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Soldiers of the 2nd Cavalry Regiment out of Vilseck, Germany, dismount from their Stryker vehicles during the live-fire exercise at Novo Selo Training Area, Bulgaria, in 2015. Defense Secretary Lloyd Austin said Feb. 17, 2022, that a company of troops from the 2nd Cavalry Regiment will travel to Bulgaria to train with allies there.

Soldiers of the 2nd Cavalry Regiment out of Vilseck, Germany, dismount from their Stryker vehicles during the live-fire exercise at Novo Selo Training Area, Bulgaria, in 2015. Defense Secretary Lloyd Austin said Feb. 17, 2022, that a company of troops from the 2nd Cavalry Regiment will travel to Bulgaria to train with allies there. (Michael Abrams/Stars and Stripes)

STUTTGART, Germany — More U.S.-based troops in Germany will head to southeastern Europe in the coming days, Defense Secretary Lloyd Austin said Thursday at the conclusion of two days of talks at NATO headquarters that focused on Russia’s military buildup around Ukraine.

Austin said a company of troops from the 2nd Cavalry Regiment in Vilseck will travel to Bulgaria to train with allies. The move comes on the heels of the recent repositioning of 1,000 other regiment troops to Romania. Several thousand other U.S.-based soldiers also have been sent to Poland on a mission to reassure allies worried about Russian aggression in the region.

“Mr. Putin says he doesn’t want a strong NATO on his western flank. He’s getting exactly that,” Austin said during a news conference in Brussels.

Austin said there is no sign that Russian President Vladimir Putin has begun to reduce the number of forces around Ukraine, despite recent Moscow claims to the contrary. Instead, allies say Russia is adding troops.

Austin said Russian forces are “inching closer” to the Ukrainian border and that their ground forces were stocking up on blood supplies.

“I know firsthand that you don’t do these sorts of things for no reason,” said Austin, a retired four-star general who led U.S. soldiers at war in Iraq.

U.S. Defense Secretary Lloyd Austin answers a reporter's question following the second day of defense minister meetings at NATO headquarters in Brussels, Feb. 17, 2022.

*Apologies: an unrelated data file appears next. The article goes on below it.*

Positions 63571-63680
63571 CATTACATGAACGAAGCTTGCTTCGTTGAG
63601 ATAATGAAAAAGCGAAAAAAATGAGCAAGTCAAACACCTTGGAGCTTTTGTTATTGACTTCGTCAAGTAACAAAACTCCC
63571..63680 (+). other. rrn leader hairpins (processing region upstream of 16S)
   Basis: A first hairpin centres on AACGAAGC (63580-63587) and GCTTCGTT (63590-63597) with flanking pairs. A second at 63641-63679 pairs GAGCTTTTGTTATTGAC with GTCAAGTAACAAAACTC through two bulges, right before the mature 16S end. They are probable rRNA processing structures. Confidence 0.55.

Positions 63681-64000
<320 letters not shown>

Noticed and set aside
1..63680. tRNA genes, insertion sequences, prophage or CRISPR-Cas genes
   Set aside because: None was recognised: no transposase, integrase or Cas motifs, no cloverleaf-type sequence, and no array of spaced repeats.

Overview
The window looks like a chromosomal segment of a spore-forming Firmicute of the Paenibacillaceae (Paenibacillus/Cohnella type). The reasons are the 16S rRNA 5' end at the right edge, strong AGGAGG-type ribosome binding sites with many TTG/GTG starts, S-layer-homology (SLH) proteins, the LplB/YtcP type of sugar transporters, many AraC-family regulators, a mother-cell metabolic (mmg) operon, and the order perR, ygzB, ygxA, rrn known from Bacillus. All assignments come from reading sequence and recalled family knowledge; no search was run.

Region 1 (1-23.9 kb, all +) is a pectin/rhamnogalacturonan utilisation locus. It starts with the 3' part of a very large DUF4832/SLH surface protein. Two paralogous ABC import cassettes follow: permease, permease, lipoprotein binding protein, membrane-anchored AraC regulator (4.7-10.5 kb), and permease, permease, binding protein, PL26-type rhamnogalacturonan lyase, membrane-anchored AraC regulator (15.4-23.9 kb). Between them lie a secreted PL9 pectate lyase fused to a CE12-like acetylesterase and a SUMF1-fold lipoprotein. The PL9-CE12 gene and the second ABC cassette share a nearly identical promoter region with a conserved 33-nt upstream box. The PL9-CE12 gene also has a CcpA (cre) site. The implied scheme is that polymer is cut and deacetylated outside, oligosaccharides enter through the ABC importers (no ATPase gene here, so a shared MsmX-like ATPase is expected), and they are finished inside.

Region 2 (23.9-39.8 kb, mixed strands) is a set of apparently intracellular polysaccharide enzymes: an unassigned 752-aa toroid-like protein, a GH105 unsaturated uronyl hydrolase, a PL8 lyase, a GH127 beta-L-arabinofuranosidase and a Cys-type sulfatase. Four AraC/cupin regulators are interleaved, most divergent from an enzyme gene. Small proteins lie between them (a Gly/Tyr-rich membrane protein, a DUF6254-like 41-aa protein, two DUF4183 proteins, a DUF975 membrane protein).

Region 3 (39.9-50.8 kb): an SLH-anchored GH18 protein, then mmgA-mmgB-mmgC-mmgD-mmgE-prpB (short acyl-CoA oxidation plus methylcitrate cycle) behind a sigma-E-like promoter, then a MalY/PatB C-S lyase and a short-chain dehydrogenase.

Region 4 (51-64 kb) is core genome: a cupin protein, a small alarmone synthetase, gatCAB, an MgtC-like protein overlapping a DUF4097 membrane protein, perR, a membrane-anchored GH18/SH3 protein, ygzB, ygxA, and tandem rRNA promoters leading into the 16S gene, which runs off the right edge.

U.S. Defense Secretary Lloyd Austin answers a reporter's question following the second day of defense minister meetings at NATO headquarters in Brussels, Feb. 17, 2022. (NATO)

In Brussels, allies directed military commanders to develop plans for adding new battlegroups in southeastern and central Europe as a way to reinforce NATO’s eastern flank. While it’s not clear what countries could be included, France has already volunteered to lead a contingent in Romania.

Russia has massed about 150,000 troops and advanced weaponry along Ukraine’s borders, President Joe Biden said Tuesday. Austin said the Russians also have stepped up military operations in the Black Sea and in Belarus, which borders NATO territory.

"In many ways, this brings Russian troops right up to NATO's doorstep," Austin said.

Austin reaffirmed the U.S.’s commitment to NATO’s Article 5 provision that an attack on one member demands a collective response from the alliance.

“We will, if we must, defend every inch of NATO territory,” Austin said. “There is no reason, of course, it should ever come to this.”

Austin’s comments come as tensions escalated Thursday in Ukraine itself, where there were reports of increased shelling in the eastern region by Russian-backed separatists who have been at war with government forces ever since Moscow’s 2014 intervention in the country.

Austin and NATO Secretary-General Jens Stoltenberg said Thursday that allies were concerned Moscow was attempting to gin up a reason for launching an invasion.

“We have seen attempts to stage a pretext, false flag operations, to provide an excuse for invading Ukraine,” Stoltenberg said. “This of course is a concern.”

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John covers U.S. military activities across Europe and Africa. Based in Stuttgart, Germany, he previously worked for newspapers in New Jersey, North Carolina and Maryland. He is a graduate of the University of Delaware.
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